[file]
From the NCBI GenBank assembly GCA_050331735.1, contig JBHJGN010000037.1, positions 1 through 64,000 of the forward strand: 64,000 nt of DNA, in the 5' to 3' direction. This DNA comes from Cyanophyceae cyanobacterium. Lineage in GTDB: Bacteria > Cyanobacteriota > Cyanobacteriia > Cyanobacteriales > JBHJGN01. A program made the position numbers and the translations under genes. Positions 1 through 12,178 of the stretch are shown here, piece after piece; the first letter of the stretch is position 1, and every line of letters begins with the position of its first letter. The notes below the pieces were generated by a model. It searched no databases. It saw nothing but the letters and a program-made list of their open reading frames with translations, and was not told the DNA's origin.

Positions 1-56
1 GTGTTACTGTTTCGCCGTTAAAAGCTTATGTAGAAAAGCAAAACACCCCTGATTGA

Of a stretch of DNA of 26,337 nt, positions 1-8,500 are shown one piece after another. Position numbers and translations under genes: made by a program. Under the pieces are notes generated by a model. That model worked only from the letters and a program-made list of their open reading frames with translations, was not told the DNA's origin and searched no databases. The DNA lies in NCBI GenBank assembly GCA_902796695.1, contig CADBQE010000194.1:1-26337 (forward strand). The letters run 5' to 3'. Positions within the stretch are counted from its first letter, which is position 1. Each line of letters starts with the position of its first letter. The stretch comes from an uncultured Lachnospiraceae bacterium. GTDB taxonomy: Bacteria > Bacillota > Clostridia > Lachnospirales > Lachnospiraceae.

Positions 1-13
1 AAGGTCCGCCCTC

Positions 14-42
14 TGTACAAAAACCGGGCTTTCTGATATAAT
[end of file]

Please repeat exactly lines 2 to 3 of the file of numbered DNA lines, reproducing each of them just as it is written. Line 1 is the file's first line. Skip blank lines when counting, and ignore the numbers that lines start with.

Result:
Positions 1-56
1 GTGTTACTGTTTCGCCGTTAAAAGCTTATGTAGAAAAGCAAAACACCCCTGATTGA